Doctor of Philosophy (PhD)


Civil and Environmental Engineering

Document Type



Piezoelectric-based energy harvesting is an efficient way to convert ambient vibration energy into usable electric energy. The piezoelectric harvester can work as a sustainable and green power source for different electric devices such as sensors and implanted medical devices. However, its application on civil infrastructures has not been fully studied yet. This dissertation aimed to study and improve the piezoelectric-based energy harvesting on civil infrastructures, especially on bridge structures. To reach the objective, a more accurate model for piezoelectric composite beams was built first, which can be adopted for the modeling of different kinds of energy harvesters. The model includes both direct and inverse piezoelectric effects and can provide a better prediction for the dynamic response and energy output of a harvester. Secondly, to examine the piezoelectric-based energy harvesting on civil infrastructures, four concrete slab-on-girder bridges that represent the majority of bridges in the United States were modeled and used as the platforms for the energy harvesting. Piezoelectric cantilever–based harvesters were adopted for the energy harvesting performance simulation considering their wide usage. Different parameters of the bridges and the harvester were studied regarding to the harvesting performance. Two major problems for energy harvesting on civil infrastructures were identified, namely their low frequency vibrations and wide frequency ranges. Then, a multi-impact energy harvester was proposed to improve the harvesting performance under the vibration of low frequencies. The multi-impact was first introduced and theoretically proven. Theoretical and experimental studies for the multi-impact energy harvester were conducted. Both the results show an increased energy output power than the one from the conventional cantilever-based energy harvester. A parametric study was also presented which can serve as a guideline for the design and manufacture for the proposed harvester. Finally, a nonlinear energy harvester was proposed utilizing the magnet levitation. A larger band width was expected due to the stiffness non-linearity of the system. A theoretical model was built for the harvester and its energy output was simulated under the excitation of sinusoidal vibrations and bridge vibrations. The simulation results show a promising way to apply energy harvesting in the field of civil engineering.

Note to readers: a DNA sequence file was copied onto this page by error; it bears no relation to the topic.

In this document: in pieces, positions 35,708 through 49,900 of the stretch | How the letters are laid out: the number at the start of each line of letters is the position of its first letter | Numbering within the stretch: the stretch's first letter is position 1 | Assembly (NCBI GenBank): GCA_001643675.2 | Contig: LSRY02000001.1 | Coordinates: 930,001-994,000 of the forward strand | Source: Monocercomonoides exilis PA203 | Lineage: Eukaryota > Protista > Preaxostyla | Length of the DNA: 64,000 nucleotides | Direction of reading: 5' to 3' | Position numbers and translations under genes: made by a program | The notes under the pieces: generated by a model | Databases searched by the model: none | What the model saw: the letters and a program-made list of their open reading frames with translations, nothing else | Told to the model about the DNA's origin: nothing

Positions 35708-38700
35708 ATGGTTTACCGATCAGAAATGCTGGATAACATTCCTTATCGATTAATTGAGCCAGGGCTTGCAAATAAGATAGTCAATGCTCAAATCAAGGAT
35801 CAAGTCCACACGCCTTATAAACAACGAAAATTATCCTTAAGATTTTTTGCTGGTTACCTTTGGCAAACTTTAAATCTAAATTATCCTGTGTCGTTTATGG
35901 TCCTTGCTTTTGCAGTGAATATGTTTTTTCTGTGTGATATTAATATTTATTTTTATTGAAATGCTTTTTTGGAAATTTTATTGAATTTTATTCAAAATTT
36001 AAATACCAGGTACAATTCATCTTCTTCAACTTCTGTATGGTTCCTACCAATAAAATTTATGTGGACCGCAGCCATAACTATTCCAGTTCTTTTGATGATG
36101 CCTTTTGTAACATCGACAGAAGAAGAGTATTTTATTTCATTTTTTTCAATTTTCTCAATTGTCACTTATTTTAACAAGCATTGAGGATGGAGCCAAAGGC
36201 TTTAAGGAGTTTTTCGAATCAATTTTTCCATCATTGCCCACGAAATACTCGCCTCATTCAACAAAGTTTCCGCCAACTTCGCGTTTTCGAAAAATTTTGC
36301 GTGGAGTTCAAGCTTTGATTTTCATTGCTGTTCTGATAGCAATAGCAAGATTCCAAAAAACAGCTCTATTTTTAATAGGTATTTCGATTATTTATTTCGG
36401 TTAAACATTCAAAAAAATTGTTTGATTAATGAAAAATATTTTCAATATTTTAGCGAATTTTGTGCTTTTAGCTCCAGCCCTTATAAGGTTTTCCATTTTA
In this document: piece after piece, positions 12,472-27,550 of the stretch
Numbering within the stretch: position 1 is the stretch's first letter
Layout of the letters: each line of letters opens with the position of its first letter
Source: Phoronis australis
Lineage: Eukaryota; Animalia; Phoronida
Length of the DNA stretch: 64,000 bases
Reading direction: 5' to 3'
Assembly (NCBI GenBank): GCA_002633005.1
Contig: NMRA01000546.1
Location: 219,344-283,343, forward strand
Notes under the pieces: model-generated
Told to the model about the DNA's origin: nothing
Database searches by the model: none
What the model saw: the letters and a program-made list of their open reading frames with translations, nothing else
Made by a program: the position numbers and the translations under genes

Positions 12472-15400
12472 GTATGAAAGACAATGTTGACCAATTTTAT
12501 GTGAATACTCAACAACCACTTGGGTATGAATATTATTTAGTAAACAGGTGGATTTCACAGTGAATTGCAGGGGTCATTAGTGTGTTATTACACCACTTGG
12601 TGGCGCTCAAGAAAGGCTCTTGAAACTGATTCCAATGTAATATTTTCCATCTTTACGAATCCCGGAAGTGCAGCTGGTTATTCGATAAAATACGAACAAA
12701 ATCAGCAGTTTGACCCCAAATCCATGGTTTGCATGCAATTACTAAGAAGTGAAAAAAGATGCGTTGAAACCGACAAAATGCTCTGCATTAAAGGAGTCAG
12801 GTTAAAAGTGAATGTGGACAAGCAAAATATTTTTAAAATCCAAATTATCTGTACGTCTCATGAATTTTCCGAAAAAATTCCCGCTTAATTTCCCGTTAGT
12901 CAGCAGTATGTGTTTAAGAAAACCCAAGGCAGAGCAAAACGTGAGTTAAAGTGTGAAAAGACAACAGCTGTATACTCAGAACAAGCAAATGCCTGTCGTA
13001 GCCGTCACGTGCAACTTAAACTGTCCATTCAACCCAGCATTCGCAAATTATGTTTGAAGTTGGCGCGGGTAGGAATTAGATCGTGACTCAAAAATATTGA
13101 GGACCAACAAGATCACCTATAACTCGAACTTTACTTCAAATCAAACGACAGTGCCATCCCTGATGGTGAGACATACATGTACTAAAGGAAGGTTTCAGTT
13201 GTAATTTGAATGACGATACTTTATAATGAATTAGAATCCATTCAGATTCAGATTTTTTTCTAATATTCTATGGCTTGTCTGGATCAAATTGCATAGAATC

Document Availability at the Time of Submission

Release the entire work immediately for access worldwide.

Committee Chair

Barbato, Michele